frustumCorners[1] = nPlaneCenter - nPlaneX + nPlaneY;
   frustumCorners[2] = nPlaneCenter + nPlaneX + nPlaneY;
   frustumCorners[3] = nPlaneCenter + nPlaneX - nPlaneY;

   frustumCorners[4] = fPlaneCenter - fPlaneX - fPlaneY;
   frustumCorners[5] = fPlaneCenter - fPlaneX + fPlaneY;
   frustumCorners[6] = fPlaneCenter + fPlaneX + fPlaneY;
   frustumCorners[7] = fPlaneCenter + fPlaneX - fPlaneY;
  }
  void Shadow::ComputeMatrices()
  {
   ComputeFrustumCorners();

   // search corners' center
   sphereCenter = Vector3::Zero;
   for (int i = 0; i < NUM_CORNERS; i++)
   {
	sphereCenter += frustumCorners[i];
   }
   sphereCenter /= NUM_CORNERS;

   // get sphere radius
   sphereBounds = Vector3::Distance(frustumCorners[0], frustumCorners[6]) + sphereBonus;
   sphereRadius = sphereBounds * 0.5f;

   // near, far and cameraPosition
   float nearClip = 1.0f;
   float backupDist = nearClip + sphereRadius + backupBonus;
   float farClip = backupDist + sphereRadius + sphereBonus;

   camPosition = sphereCenter - light->direction * backupDist;
   view = Matrix::CreateLookAt(camPosition, sphereCenter, Vector3::Up);

   proj = Matrix::CreateOrthographic(sphereBounds, sphereBounds, nearClip, farClip);
   viewProj = view * proj;

   // round to texel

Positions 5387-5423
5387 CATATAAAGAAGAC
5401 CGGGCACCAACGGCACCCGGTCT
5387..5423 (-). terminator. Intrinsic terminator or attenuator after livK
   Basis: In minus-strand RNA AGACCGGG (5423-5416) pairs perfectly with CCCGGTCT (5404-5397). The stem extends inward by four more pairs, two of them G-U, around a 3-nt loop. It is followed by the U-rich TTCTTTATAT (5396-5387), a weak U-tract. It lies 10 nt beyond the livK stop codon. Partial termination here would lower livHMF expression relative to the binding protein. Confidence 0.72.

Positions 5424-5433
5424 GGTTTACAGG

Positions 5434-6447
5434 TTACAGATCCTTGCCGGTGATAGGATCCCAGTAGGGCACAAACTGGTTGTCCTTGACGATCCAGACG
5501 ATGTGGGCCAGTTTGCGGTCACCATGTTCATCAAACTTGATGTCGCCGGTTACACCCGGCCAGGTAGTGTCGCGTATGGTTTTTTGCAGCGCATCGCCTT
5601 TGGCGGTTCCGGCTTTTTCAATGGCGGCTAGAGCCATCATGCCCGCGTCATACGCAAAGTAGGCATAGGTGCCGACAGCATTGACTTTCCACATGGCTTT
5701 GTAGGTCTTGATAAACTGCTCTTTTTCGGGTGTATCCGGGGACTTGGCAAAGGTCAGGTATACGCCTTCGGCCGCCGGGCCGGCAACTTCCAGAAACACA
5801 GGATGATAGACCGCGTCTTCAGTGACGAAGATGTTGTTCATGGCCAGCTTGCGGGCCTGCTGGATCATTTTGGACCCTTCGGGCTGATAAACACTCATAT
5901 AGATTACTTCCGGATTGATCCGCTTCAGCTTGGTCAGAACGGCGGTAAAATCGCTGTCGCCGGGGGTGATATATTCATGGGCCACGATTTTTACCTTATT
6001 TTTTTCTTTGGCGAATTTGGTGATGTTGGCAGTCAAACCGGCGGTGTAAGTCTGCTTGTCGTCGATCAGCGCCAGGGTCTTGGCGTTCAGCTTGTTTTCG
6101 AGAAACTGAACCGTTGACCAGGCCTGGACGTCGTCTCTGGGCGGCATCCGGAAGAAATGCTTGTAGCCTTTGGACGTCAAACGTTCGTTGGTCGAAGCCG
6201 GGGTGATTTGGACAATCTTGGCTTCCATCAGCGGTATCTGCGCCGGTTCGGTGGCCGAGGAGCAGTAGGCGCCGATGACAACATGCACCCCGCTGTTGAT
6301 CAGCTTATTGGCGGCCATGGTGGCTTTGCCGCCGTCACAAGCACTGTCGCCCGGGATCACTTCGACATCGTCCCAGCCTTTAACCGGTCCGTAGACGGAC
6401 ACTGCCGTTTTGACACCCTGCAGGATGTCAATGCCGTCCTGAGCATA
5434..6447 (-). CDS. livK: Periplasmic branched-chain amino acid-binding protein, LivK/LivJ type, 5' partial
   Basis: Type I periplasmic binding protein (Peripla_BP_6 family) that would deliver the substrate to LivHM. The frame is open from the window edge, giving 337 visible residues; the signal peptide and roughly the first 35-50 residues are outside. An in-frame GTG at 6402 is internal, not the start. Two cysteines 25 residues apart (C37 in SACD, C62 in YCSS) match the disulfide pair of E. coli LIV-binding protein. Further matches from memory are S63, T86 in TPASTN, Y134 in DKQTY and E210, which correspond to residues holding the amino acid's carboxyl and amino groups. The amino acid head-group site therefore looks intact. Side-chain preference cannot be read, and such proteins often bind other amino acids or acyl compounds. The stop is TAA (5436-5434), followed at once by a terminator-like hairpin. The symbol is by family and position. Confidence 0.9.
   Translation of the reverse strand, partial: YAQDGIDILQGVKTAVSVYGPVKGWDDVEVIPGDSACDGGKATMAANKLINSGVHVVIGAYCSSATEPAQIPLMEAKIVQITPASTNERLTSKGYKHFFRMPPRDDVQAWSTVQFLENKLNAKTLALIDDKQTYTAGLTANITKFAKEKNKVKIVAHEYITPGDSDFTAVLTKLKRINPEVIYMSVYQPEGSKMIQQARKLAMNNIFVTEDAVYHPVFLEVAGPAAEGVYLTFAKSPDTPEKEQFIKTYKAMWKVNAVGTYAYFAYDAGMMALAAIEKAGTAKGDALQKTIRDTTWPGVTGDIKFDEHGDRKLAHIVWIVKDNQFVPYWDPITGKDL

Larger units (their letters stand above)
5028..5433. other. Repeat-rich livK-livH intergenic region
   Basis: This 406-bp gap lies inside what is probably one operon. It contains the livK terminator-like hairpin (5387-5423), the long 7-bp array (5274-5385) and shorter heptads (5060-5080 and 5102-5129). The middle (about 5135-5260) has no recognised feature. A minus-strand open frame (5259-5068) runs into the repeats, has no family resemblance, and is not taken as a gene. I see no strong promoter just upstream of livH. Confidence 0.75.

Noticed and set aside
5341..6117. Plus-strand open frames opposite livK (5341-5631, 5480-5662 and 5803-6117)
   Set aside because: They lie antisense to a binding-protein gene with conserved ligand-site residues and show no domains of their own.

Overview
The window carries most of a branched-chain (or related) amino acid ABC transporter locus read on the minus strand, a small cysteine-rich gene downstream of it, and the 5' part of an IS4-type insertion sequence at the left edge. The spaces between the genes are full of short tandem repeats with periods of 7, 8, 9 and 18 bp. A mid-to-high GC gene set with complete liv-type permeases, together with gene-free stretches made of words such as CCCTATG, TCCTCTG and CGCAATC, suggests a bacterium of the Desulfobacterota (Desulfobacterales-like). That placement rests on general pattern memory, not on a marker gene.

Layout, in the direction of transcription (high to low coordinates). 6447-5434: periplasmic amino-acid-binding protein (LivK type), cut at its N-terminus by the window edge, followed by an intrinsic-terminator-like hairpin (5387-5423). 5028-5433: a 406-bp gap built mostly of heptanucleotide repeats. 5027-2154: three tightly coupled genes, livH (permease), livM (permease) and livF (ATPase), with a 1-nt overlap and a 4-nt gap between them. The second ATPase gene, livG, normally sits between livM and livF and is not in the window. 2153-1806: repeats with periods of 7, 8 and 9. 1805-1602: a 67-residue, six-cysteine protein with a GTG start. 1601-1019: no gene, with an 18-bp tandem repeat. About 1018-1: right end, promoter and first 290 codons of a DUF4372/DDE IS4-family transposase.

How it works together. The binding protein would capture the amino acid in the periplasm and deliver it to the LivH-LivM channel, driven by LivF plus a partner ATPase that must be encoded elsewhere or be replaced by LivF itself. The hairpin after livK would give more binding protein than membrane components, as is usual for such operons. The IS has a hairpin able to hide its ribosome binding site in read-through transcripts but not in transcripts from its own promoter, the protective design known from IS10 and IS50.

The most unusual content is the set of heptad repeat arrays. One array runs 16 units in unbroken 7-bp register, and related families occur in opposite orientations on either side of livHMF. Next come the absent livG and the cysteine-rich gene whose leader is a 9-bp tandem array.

origin = Vector3::Transform(Vector3::Zero, viewProj);
   origin *= shadowHalfSize;

   originRounded.x = Helpers::MathHelper::Round(origin.x);
   originRounded.y = Helpers::MathHelper::Round(origin.y);

   rounding.x = originRounded.x - origin.x;
   rounding.y = originRounded.y - origin.y;
   rounding /= shadowHalfSize;

   roundingMatrix = Matrix::CreateTranslate(rounding.x, rounding.y, 0.0f);
   viewProj = viewProj * roundingMatrix;

   // compute final components

   finalMat = viewProj * textureMat;
   viewFrustum->Update(viewProj);
  }

I would be grateful if anyone could help me.

Edited by csisy, 09 July 2012 - 01:40 AM.

sorry for my bad english :)

#10 Zoner   Members   -  Reputation: 232

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Posted 12 July 2012 - 05:25 PM

Stabilizing the shadowmap requires a few steps:
  • Padding up the shadowmap by 1 additional texel than required, then translating the shadowmap projection by an offset so that the center texel is centered at all times. This will stop the crawling when you translate the camera.
  • Mapping the visible part of the view frustum to a sphere before projected that into a texture, will protect it from crawls caused by rotating the camera.
  • If your camera's field of view animates, the shadows will also crawl as the view frustum will dynamically make the fit sphere larger or smaller. This can be hidden by making taking the FOV and rounding it up into buckets of increments that affect the sphere fitting, or you can just live with it if you don't change the FOV more or at all. The bucket strategy will avoid the crawl but you will get pops when changing buckets instead. If you constrain the min and max FOV well enough you could probably use a single value and never see a pop.


#11 csisy   Members   -  Reputation: 256

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Posted 12 July 2012 - 11:43 PM

I don't change the FOV. :) The only shadow flickering comes on when I move an object (the character with the camera). When I disabled the rounding the result was better for moving objects, but for static objects (of course) the flickering comes back. So for moving objects the rounding is the "bad step".
sorry for my bad english :)